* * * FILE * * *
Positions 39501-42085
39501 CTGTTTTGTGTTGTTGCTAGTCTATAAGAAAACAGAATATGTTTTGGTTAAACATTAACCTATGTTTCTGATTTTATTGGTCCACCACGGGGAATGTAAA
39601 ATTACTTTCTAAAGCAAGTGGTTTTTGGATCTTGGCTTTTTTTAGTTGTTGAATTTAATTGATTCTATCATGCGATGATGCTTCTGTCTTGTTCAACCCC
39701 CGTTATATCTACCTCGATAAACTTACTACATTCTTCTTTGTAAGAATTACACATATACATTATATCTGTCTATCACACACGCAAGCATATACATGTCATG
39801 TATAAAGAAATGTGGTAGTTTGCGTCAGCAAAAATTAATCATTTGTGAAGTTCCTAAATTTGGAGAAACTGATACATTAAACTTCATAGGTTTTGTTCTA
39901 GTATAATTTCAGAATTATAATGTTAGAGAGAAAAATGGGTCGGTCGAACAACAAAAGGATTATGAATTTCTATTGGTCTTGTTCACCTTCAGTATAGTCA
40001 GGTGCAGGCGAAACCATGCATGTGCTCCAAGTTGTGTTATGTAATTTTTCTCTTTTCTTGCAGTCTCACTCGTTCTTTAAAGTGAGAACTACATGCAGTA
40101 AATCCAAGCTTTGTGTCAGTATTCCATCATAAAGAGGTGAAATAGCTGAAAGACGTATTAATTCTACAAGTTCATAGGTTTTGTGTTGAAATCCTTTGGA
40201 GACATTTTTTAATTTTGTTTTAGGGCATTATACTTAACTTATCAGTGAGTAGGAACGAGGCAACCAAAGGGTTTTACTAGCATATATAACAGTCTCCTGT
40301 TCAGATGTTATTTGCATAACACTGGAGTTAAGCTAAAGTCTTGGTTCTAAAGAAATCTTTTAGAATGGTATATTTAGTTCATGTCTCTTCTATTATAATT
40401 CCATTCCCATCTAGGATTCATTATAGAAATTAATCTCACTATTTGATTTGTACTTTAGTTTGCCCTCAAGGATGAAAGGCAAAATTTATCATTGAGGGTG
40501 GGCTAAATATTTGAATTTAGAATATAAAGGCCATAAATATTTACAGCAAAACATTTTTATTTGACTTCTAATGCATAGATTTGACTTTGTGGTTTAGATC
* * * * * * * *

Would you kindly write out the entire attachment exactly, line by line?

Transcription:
Positions 39501-42085
39501 CTGTTTTGTGTTGTTGCTAGTCTATAAGAAAACAGAATATGTTTTGGTTAAACATTAACCTATGTTTCTGATTTTATTGGTCCACCACGGGGAATGTAAA
39601 ATTACTTTCTAAAGCAAGTGGTTTTTGGATCTTGGCTTTTTTTAGTTGTTGAATTTAATTGATTCTATCATGCGATGATGCTTCTGTCTTGTTCAACCCC
39701 CGTTATATCTACCTCGATAAACTTACTACATTCTTCTTTGTAAGAATTACACATATACATTATATCTGTCTATCACACACGCAAGCATATACATGTCATG
39801 TATAAAGAAATGTGGTAGTTTGCGTCAGCAAAAATTAATCATTTGTGAAGTTCCTAAATTTGGAGAAACTGATACATTAAACTTCATAGGTTTTGTTCTA
39901 GTATAATTTCAGAATTATAATGTTAGAGAGAAAAATGGGTCGGTCGAACAACAAAAGGATTATGAATTTCTATTGGTCTTGTTCACCTTCAGTATAGTCA
40001 GGTGCAGGCGAAACCATGCATGTGCTCCAAGTTGTGTTATGTAATTTTTCTCTTTTCTTGCAGTCTCACTCGTTCTTTAAAGTGAGAACTACATGCAGTA
40101 AATCCAAGCTTTGTGTCAGTATTCCATCATAAAGAGGTGAAATAGCTGAAAGACGTATTAATTCTACAAGTTCATAGGTTTTGTGTTGAAATCCTTTGGA
40201 GACATTTTTTAATTTTGTTTTAGGGCATTATACTTAACTTATCAGTGAGTAGGAACGAGGCAACCAAAGGGTTTTACTAGCATATATAACAGTCTCCTGT
40301 TCAGATGTTATTTGCATAACACTGGAGTTAAGCTAAAGTCTTGGTTCTAAAGAAATCTTTTAGAATGGTATATTTAGTTCATGTCTCTTCTATTATAATT
40401 CCATTCCCATCTAGGATTCATTATAGAAATTAATCTCACTATTTGATTTGTACTTTAGTTTGCCCTCAAGGATGAAAGGCAAAATTTATCATTGAGGGTG
40501 GGCTAAATATTTGAATTTAGAATATAAAGGCCATAAATATTTACAGCAAAACATTTTTATTTGACTTCTAATGCATAGATTTGACTTTGTGGTTTAGATC